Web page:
Zambia, its economic promise largely stifled by the world's recession, high petroleum prices, and persistent low prices for base metals, has the national problems which are symptomatic of the third world. Inherent instabilities pose serious problems for the West as well as, in Zambia's case, for Zambians and Africans generally.
As the world's third-ranking copper producer, Zambia prospered, particularly in the 1950s and after independence in 1964. But in real terms, a ton of copper fetches less in the 1980s than at any time since about 1958.
Meanwhile, the costs of producing a ton of copper in Zambia have risen in real terms. Each ton Zambia exports is sold at a loss. Yet the nation has no other significant source of foreign exchange and has thus continued to export refined copper year after lossmaking year.
Metal specialists expect no near-term return to high demand for copper or other base metals. Even Zambia's strategic supplies of cobalt fetch low prices.
Based on the good years of copper, Zambia expanded an already highly geared and comparatively modern economy in accord with healthy returns from copper sales. It built roads and schools, necessary after colonial neglect; began spending large sums on military hardware; and created a number of state-owned industries, financial institutions, and service operations. The bureaucracy naturally grew.
Led by President Kenneth Kaunda, Zambia emerged from the 1960s as an important and respected middle-rank African power. During the white insurgency period in Rhodesia (1965-79), Zambia was on the front line between white and black in Africa and suffered economic and military blows as a result of its support for the guerrilla insurgencies against Rhodesia and South African control of Namibia.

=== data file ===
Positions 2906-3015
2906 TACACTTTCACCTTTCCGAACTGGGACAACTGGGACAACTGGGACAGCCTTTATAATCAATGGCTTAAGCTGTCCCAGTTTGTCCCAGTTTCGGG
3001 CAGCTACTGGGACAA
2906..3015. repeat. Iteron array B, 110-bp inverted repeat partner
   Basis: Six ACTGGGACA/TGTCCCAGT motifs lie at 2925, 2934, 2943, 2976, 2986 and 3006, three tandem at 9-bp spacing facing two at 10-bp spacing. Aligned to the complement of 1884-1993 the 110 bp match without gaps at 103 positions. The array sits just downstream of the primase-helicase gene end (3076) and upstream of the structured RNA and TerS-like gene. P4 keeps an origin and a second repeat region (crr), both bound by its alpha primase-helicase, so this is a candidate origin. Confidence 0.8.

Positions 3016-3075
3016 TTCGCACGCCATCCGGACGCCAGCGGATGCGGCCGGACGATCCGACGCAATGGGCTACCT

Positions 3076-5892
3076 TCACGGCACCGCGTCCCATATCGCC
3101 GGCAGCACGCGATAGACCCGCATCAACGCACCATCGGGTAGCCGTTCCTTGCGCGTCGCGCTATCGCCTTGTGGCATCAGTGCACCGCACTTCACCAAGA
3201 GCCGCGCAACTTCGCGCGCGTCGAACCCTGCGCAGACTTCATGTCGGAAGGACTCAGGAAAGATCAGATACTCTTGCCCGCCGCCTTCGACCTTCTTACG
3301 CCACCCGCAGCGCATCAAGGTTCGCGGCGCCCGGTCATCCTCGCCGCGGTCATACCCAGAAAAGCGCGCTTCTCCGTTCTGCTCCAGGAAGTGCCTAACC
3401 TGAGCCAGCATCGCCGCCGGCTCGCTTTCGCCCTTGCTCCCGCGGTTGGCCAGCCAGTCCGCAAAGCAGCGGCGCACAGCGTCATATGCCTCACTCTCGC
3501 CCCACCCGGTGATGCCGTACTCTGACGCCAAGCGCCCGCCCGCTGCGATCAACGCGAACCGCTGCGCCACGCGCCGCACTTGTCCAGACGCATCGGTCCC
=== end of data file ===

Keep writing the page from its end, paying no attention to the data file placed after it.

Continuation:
When Rhodesia became Zimbabwe in 1980, Zambia's problems were expected to end. Instead, they intensified. Copper prices continued to fall. Foreign-exchange reserves steadily declined. Zambia borrowed. Today it is among the five most indebted third-world states, according to the International Monetary Fund. It also has an overvalued currency, and serious problems with the IMF.
The ordinary payments queue for Zambians to change money into dollars has been about 25 months long for several years. Manufacturers of commodities, like pharmaceuticals, often refuse to supply Zambia without cash payment. For that reason the mines lack essential plant and spare parts, the Ministry of Health cannot ensure steady supplies of vaccine, a soft-drinks monopoly cannot produce for want of caps, and local flour mills have flour but no sacks.
In general, most of the industries developed in the 1960s and '70s to permit Zambia to become self-sufficient (auto assembly, tiremaking, and so on) largely depend upon imported parts and raw materials.
In early September, the minister of agriculture reported that he was ''battling'' with the Bank of Zambia to arrange a means of paying for about $4 million worth of fertilizer which had been shipped from overseas but was held up at ports in South Africa. Likewise he was upset that the bank was withholding foreign exchange with which to pay for emergency supplies of seed maize. Zambia's farmers sow in November and depend upon seed maize and fertilizer.